Atomic Force Microscopy

Atomic Force Microscopy  
This microscope called by this name because the use of atomic forces such as van der Waals force for surface analysis.
For expressing the importance of this mode, it is enough that we are reminded that many of people know SPM microscopes only by AFM mode. AFM is the most widely used scanning electron microscopy. It can be explored by its assistance, the surface topography (stereoscope), surface roughness, phase image, friction picture, magnetic properties, size and thickness of each layer.
In AFM microscope, as shown in Figure 1, use of a Cantilever Probe that is connected to it usually, a special needle tip of silicon to scan (Figure 2). While the needle tip is scanning the specimen surface, the force between them is controlled. For evaluating the probing movement, use of a laser mechanism.
Such that, according to the shape, a laser beam is hitting constantly to the cantilever that is scanning and the returned beam, which is affected from the probing movement of the cantilever, is analyzed by a detector. Usually, to increase the efficiency of reflection, they cover the cantilever with a layer of gold or aluminum.

Figure 1: The different parts of the SPM system.



Figure 2: The actual shape of the cantilever tip, which has been obtained by electron microscope. 

Generally, AFM microscopes work in two ways:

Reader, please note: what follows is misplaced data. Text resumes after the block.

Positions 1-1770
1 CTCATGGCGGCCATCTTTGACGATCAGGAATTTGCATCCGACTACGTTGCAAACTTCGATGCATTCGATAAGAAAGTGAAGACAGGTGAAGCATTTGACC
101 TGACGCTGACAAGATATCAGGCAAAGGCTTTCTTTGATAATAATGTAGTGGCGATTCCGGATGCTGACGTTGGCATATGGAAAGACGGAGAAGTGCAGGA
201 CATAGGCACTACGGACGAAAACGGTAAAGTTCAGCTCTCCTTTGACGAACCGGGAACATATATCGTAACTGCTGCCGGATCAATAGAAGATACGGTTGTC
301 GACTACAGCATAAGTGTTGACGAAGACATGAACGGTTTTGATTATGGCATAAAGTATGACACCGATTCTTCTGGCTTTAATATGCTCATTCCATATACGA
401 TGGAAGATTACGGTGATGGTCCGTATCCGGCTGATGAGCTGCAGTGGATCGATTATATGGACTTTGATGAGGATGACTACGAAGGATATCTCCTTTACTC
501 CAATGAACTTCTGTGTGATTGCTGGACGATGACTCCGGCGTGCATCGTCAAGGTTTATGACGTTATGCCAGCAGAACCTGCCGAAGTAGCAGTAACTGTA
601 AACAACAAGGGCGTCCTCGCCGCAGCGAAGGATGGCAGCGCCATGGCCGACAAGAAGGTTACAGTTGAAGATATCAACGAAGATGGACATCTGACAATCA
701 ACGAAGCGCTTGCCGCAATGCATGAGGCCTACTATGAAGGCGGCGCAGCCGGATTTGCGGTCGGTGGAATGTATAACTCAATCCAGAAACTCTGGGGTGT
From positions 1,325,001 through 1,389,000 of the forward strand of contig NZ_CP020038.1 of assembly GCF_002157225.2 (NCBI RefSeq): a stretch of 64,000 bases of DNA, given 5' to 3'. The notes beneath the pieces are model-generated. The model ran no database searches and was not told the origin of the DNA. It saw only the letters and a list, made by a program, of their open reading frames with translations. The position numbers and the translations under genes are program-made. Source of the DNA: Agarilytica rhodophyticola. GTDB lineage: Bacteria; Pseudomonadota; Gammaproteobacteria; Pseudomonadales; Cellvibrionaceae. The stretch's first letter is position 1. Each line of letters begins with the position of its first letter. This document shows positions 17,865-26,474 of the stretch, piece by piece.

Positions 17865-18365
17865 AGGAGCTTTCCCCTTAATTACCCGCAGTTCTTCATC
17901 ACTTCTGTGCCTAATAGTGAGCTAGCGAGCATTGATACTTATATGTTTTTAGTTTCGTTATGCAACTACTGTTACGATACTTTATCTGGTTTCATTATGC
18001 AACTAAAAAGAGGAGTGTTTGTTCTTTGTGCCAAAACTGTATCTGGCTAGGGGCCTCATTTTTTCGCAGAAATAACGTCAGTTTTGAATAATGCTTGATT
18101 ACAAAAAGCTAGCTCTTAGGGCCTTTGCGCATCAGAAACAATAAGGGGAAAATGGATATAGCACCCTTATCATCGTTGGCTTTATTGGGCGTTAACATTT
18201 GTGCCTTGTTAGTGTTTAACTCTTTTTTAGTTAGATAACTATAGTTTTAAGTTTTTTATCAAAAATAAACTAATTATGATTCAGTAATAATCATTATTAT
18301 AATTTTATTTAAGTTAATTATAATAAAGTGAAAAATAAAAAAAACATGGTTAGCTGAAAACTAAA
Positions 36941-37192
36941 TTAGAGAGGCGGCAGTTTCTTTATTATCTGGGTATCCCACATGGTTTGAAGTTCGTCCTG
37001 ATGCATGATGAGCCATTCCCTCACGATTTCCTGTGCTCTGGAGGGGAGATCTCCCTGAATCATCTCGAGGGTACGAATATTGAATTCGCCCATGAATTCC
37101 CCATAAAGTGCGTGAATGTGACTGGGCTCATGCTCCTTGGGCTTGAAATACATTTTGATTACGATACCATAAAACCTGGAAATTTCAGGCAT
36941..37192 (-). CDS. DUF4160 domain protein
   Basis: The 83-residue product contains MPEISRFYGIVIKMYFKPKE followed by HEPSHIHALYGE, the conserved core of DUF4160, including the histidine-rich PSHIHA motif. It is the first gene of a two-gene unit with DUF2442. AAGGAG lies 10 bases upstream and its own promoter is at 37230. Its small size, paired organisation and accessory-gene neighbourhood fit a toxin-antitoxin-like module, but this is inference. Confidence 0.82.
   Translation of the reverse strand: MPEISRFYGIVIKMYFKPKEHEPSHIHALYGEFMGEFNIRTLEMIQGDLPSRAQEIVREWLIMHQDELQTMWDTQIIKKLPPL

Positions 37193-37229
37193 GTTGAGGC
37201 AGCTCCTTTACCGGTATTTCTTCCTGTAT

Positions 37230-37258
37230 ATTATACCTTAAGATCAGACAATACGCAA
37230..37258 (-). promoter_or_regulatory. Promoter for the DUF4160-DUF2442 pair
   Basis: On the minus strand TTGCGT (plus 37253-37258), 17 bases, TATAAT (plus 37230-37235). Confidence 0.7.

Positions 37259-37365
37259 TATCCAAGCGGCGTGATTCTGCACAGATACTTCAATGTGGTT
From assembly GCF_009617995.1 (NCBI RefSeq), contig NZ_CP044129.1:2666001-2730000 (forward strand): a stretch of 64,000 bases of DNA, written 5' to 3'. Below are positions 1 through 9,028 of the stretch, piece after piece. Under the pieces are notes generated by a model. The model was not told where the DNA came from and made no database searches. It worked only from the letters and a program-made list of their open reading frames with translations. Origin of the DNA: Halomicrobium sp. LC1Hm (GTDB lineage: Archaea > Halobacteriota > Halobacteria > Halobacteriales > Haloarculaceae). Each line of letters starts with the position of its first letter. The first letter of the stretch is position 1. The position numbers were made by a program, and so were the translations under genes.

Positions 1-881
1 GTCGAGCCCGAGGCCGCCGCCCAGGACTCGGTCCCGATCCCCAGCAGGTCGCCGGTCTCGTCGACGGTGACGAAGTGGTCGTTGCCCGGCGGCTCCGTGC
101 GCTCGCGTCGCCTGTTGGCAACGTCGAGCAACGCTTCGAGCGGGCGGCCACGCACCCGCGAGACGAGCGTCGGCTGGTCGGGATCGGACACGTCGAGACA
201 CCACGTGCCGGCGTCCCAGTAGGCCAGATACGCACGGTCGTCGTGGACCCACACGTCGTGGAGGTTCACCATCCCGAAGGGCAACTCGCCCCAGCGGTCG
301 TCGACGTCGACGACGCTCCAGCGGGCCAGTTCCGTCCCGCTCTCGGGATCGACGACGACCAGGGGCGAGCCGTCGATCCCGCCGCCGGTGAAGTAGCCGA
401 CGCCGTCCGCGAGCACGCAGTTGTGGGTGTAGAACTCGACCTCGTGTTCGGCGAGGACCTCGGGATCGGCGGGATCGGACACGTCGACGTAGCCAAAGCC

1. The contact mode (static)
2. The non-contact mode (Dynamic)
It should be noted that the contact word is different in the world of nanotechnology with micro and macro worlds. Particularly, in the world of nanotechnology, the purpose of contact mode isn't physical contact, and a few angstrom distance known as contact mode.
1. In the contact mode, which is called the DC mode also, Cantilever is placed at a distance of a few Angstroms from the sample surface and inter atomic force between the cantilever and sample (which should be from the type of Van Der Waals repulsive force), is about 100-10 nano-newton.
By keeping constant the force between them, the cantilever move up and down and thus the vertical movement of cantilever influenced by the ups and downs of the surface, by returned light from the cantilever, is measured by the detector. Computer shows this vertical movement as a topographic image. In other cases, the distance between the sample and the surface is kept constant, and the force between the needle tip and sample surface is variable, and thus, the force map is obtained. Figure 3 shows several kinds of different scanning modes.
2. In non-contact mode (which is called AC mode also) cantilever is located in distance of a few dozen to several hundred angstroms from the sample surface, and in this case, with regard to the long distance between needle tip and the sample surface, Van der Waals force between the cantilever and samples is the type of attraction.
This mode works well for samples with very smooth surfaces. AFM can, in addition to surface topography, measures the friction between the needle tip and the sample. It also determines the electrical and roughness properties of the sample surface.


Figure 3: The method of imaging using scanning probe.

In Figure 4, two obtained different images from the deposited silver layer on a glass substrate, using the mode AFM, is shown within the range of one micron.

Figure 4: The image of deposited silver layer on a glass substrate within the range of one micron.

فیلم آموزشی در مورد میکروسکوپ روبشیAFM